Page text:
Summary: Sermon based on false Jewish traditions which they designed to "earn" God's blessings. Jesus challenges their theology of how to receive forgiveness. Includes a story about "team work in the ministry".
In Jesus Holy Name August 26, 2018
Text: Mark 7:5,7,21,23 Pentecost XIV
“Meaningless Worship=Sins Unforgiven”
Mark records for us today another encounter with the Pharisees. Jesus was constantly being challenged by the Pharisees. They challenged His authority to heal on the Sabbath. They challenged His claim to cast out demons. They challenge His willingness to eat with “sinners” like Matthew and Zacchaeus, both tax collectors, collaborators with Rome. They challenged His claim to be the long expected Messiah, for whom they were waiting. Mark makes 4 points with this encounter between Jesus and the Pharisees.
1. Their man made traditions were replacing the commandments of God.
2. They were expecting to earn salvation by doing good works, keeping the traditions but not realizing that even their evil thoughts which come from a “heart” were breaking God’s commandments.
3. Their worship. Their songs. Their prayers. Their Sunday (Sabbath) attendance was on their lips and visible but their commitment, their worship was not real.
4. Then to demonstrate that God’s salvation is for Gentiles, non Jews, Mark tells us that Jesus went to non Jewish territory of Tyre. He even entered a house there. He healed the daughter of a local woman.
In Jesus’ day the problem was over enthusiasm regarding their Jewish traditions. The Pharisees were men who had a great deal of respect for God’s law. If God said, “thou shalt not do this or that,” the Pharisees took Him very seriously. Indeed, in order to make sure they didn’t do “this or that”, they decided to add their own laws to build a fence around God’s original rules. Then to make doubly and triply sure they had it right, they did it again.
This they did so they could feel safe and secure, so that on Judgment Day they could look God in the face and say: “Hey, Lord, I did good. Excuse me for saying so, but I was pretty near perfect.” (Sermon by Rev. Ken Klaas)
The Pharisees were expecting to enter heaven still carrying their sins. (On Facebook this week a friend shared an Illustration of Jesus carrying suitcases) Jesus is saying to them: “I see your baggage, your suitcases are full of your broken ethics, rules and commandments. Let me carry them for you.”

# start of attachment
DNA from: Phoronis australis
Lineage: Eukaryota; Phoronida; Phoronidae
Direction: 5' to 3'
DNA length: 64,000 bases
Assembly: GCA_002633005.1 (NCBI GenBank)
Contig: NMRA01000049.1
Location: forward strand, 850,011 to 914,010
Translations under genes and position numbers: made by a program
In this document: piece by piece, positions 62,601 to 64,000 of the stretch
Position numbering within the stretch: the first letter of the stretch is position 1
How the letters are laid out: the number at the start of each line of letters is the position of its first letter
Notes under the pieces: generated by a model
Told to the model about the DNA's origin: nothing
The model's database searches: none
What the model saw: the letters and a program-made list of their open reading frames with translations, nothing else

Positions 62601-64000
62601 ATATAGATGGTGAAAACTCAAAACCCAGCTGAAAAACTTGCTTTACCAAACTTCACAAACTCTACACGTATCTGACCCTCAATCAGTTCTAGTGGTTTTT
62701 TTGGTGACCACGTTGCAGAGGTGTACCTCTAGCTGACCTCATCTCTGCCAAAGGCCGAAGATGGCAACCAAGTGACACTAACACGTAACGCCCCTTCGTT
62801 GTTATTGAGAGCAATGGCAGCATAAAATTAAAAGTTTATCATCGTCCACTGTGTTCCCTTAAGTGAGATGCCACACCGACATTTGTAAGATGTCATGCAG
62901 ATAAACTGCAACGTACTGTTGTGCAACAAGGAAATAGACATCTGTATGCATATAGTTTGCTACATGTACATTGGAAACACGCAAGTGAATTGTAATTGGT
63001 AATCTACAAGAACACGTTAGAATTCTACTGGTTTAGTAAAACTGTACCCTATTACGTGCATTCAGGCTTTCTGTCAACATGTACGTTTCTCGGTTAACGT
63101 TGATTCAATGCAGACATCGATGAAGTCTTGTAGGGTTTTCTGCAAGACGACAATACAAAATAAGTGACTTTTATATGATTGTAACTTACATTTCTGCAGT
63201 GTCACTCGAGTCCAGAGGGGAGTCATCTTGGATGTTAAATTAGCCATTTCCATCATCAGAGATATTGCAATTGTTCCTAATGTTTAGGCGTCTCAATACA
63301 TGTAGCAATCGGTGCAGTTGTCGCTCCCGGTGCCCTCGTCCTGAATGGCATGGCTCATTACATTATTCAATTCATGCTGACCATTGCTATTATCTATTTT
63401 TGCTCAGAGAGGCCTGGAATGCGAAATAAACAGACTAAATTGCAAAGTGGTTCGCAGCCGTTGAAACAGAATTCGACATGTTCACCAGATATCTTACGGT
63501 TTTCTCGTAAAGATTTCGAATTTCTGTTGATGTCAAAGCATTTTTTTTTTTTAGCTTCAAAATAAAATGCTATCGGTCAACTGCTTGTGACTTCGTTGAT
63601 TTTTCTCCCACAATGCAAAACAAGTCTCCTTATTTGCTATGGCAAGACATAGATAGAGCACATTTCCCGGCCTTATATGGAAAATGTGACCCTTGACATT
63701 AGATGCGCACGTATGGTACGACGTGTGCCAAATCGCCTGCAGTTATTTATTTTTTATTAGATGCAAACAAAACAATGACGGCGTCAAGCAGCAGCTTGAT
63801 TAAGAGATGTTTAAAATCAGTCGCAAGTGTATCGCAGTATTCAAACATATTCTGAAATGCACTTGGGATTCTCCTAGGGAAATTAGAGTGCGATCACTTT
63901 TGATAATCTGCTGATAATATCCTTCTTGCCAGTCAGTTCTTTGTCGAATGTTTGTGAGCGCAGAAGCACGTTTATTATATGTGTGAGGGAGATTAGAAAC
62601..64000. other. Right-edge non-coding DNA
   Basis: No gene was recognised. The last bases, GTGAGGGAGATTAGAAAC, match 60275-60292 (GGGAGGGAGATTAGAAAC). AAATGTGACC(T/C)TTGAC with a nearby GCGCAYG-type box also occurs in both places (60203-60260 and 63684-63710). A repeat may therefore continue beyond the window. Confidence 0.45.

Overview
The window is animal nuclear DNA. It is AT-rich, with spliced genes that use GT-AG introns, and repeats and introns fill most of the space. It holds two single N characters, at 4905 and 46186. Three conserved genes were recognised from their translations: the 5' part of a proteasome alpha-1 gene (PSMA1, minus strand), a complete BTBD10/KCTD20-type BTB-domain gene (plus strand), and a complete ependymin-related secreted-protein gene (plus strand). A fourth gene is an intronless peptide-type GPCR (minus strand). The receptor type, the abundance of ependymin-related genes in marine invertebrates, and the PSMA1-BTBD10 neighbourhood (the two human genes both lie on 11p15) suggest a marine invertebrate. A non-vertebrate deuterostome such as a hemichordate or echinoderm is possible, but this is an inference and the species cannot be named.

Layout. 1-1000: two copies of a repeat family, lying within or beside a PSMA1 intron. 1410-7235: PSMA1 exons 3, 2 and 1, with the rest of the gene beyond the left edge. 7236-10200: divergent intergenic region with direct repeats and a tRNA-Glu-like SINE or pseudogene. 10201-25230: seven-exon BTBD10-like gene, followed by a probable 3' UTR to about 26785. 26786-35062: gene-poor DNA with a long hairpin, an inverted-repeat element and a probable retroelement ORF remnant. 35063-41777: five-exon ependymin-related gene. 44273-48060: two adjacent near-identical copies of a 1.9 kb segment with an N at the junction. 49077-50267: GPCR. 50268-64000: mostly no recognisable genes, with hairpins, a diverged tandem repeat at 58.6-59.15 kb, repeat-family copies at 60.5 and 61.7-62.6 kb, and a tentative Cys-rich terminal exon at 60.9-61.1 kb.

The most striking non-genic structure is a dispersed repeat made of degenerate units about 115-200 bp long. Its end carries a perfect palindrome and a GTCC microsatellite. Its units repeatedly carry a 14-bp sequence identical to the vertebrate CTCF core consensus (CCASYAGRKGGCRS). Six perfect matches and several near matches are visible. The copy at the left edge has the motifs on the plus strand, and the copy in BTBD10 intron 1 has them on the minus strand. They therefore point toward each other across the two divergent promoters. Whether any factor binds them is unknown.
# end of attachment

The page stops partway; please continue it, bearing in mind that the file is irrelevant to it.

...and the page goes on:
Now you should know respecting God’s commandments is a good thing. Jesus told the disciples and us that if we want to show God that we love Him. If we want
to show Jesus that we love him….then we would demonstrate our love by obeying His commands.
Jesus said: “If you love me, you will obey what I command.” (John 14:15) “Who ever has my commands and obeys them he is the one who loves me.” (John 14:21) What is His command? To obey the ten commandments. To love the lord our God with all our heart soul and mind, and love your neighbor as your self. (Which is exactly what our congregation this year when we supported our mission team to Guatemala. Which is exactly what we did when we supported “Break the Chains”, Rescue the Children, “Kratt elementary, Heart and Hands. And accepting one another though ethnically different.)
Which is not what the Pharisees were doing. When a rich young Jewish lawyer, an expert in the “law” asked Jesus: “What must I do to earn eternal life?” Jesus told the parable of the Good Samaritan. Jesus was making the point that you can not earn eternal life… it is God’s free gift by faith in Jesus.
Pastor Ray Stedman, Graduate of Dallas Theological Seminary and Pastor of Peninsula Fellowship in Palo Alto, California explains this passage:
“Do not read this text as though these were dirty disciples, as though they never bothered to wash their hands before they ate. This is not a problem of hygiene at all. I’m sure they did wash their hands before they ate. I do not doubt it in the least. But what bothered the Pharisees was that they did not do it in the right way. You see, among the Jews, you could have washed your hands with the finest of soaps, and scrubbed like a doctor preparing for surgery; but if you did not do it a certain way, you were just as unclean, ceremonially as though you had not washed at all.
Here is the Jewish rule: “the hands had to be held out, palms up, hands cupped slightly, and water poured over them. Then the first hand was used to scrub the other, and then the other hand would scrub the first hand. Finally the hands are to be held out, with palms down, and water was poured over them a second time to cleanse away the dirty water the defiled hands had been scrubbed with. Only then would a person’s hands be ceremonially clean.”